Anything new from the Legendary Ten Seconds is always to be greeted with delight, and this new album does not disappoint. It tells the story of the House of Mortimer from its beginnings in France, to its ultimate destiny on the throne of England, through its descendants of the House of York, Edward IV and Richard III.
The narratives are read by actor John Challis, who played Boycie in Only Fools and Horses and who now lives at Wigmore Abbey. (Lucky man!)
Mortimer Overture. Impressive opening, with an almost marching rhythm – it’s possible to imagine one of the Mortimer earls riding past at the head of his dazzling retinue, and then disappearing along the road. I liked this very much. One of my favourite tracks.
Mortimer Castle. I liked the harmonies on this track. The background is perfect in the chorus, and I particularly liked the echo effect.
The Marcher Lords. And a powerful, influential and often tetchy lot they were too! A wise king handled them with caution! This is a strong song, and one can picture the generations of Mortimers standing firm.
When Christ and his Saints Slept. This one is about the period known as the Anarchy, which ended when Henry II ascended the throne. Once again, I particularly liked the background, which adds so much.
De Montfort. Tells a bloody story of the battle that ended with the death of Simon de Montfort. As a reminder of how brutal those days could often be, Roger Mortimer sent his wife de Montfort’s head as a trophy! Some good sounds in this one, making me think of heads being lopped!
The Round Table 1279. A song about an “Arthurian” tournament, creating a dazzling scene of knights in armour, fine horses, and beautiful women.
Two Thousand Marks. About the Roger Mortimer, and his dealings with Piers Gaveston, the influential favourite of King Edward II. This Roger eventually deposed the king and became the lover of Queen Isabella. We all know the outcome, and this song bowls along as it relates events.
The Privy Seal and the Royal Shield. Another song about Roger, and Mortimer participation at Bannockburn. I liked this one a lot. A great join-in chorus.
The King of Folly. Opens with a trumpet and set firmly in the year 1329 and great celebratory events at Wigmore Castle. A very enjoyable tune and rhythm.
The Tragedy of Roger Mortimer and the Mystery of Edward II. A haunting guitar solo opening for this song about Edward II’s fate at Berkeley Castle. Did he really die there? A quaint atmosphere pervades this song, which seeks the truth about Edward’s demise. . .and relates how his great foe, Roger Mortimer, eventually paid the price for his overreaching ambition. Maybe Edward lived on in obscurity.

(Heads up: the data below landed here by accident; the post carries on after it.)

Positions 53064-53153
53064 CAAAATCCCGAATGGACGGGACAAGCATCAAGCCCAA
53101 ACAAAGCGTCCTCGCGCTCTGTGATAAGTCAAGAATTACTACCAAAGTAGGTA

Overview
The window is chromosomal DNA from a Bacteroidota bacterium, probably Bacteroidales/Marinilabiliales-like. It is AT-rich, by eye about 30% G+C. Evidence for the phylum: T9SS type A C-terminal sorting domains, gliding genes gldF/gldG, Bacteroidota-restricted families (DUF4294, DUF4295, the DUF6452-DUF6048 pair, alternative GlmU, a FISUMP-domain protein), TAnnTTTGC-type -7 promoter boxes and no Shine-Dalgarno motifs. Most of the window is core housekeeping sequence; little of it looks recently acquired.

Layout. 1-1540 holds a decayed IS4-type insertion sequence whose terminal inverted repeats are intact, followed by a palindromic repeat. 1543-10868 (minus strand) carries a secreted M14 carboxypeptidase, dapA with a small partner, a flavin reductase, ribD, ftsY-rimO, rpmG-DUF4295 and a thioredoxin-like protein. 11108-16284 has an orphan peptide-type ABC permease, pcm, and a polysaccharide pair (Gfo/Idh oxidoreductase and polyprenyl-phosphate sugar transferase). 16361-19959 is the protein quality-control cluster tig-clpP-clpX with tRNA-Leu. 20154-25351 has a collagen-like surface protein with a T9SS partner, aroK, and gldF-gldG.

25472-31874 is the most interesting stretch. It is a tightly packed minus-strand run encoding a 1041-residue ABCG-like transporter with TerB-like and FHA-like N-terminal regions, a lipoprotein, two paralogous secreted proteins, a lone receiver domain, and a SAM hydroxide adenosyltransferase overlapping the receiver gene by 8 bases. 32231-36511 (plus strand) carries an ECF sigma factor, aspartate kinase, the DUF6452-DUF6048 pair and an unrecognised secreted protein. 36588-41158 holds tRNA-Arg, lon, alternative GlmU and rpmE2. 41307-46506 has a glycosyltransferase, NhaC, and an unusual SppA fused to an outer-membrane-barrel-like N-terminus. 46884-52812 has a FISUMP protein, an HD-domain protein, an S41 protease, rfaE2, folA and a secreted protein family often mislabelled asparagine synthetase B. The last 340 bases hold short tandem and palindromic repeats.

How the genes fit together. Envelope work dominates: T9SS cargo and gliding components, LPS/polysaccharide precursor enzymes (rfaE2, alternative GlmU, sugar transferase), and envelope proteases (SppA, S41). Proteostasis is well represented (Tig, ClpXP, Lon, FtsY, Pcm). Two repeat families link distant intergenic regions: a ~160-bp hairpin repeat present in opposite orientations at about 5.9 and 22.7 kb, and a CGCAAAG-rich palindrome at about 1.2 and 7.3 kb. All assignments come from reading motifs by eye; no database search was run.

Leintwardine. How Edward III, the man who ordered Roger Mortimer’s execution, went to Leintwardine to lay an offering of golden cloth at the feet of a statue of the Virgin Mary. I liked this one. It’s quietly understated, and a little eerie. Perhaps because a Mortimer Earl never did wear the crown, although it is from one of their daughters that the House of York descended.
Mer de Mort. A song that gives a voice to Edmund Mortimer, 5th Earl of March. This is a delightful song, and one of my favourites on the album.
Mer de Mort, Part II. Once again Edmund expresses his feelings, and laments that his elder brother has no grave. This song echoes the first Mer de Mort, but is different. Very sad.
Henry VI. A song about the last Lancastrian king, who was to lose his throne to the Yorkist Edward IV, a descendant of the Mortimers. I like the rhythm of this song, which moves along pleasingly. It actually took a fair time to get rid of Henry VI! He was an incompetent king, but he went in the end, thank heaven. A good track.
Sunnes of York. Another easy treat, relating the tale of the how the House of Mortimer became the House of York. And tells of the final generation of Yorkist brothers, Edward IV, George of Clarence and Richard III. The House of York did not only claim the throne through the name of York, but, importantly, through the Mortimers, who descended from a more senior branch of the royal family. Familiar LTS territory. This song bowls along.
The Chapel of Sir John. A brisk rhythm for a rather spooky song, about what is seen in the windows, floor and screen of the medieval chapel of Sir John Evans in St Matthew’s Church, Coldridge in Devon. The words recreate the atmosphere, and so does the music. An excellent conclusion.
This album marks a great advance in the LTS repertoire. A richer, fuller sound that sets it apart. Very much to my liking, and I hope, to yours.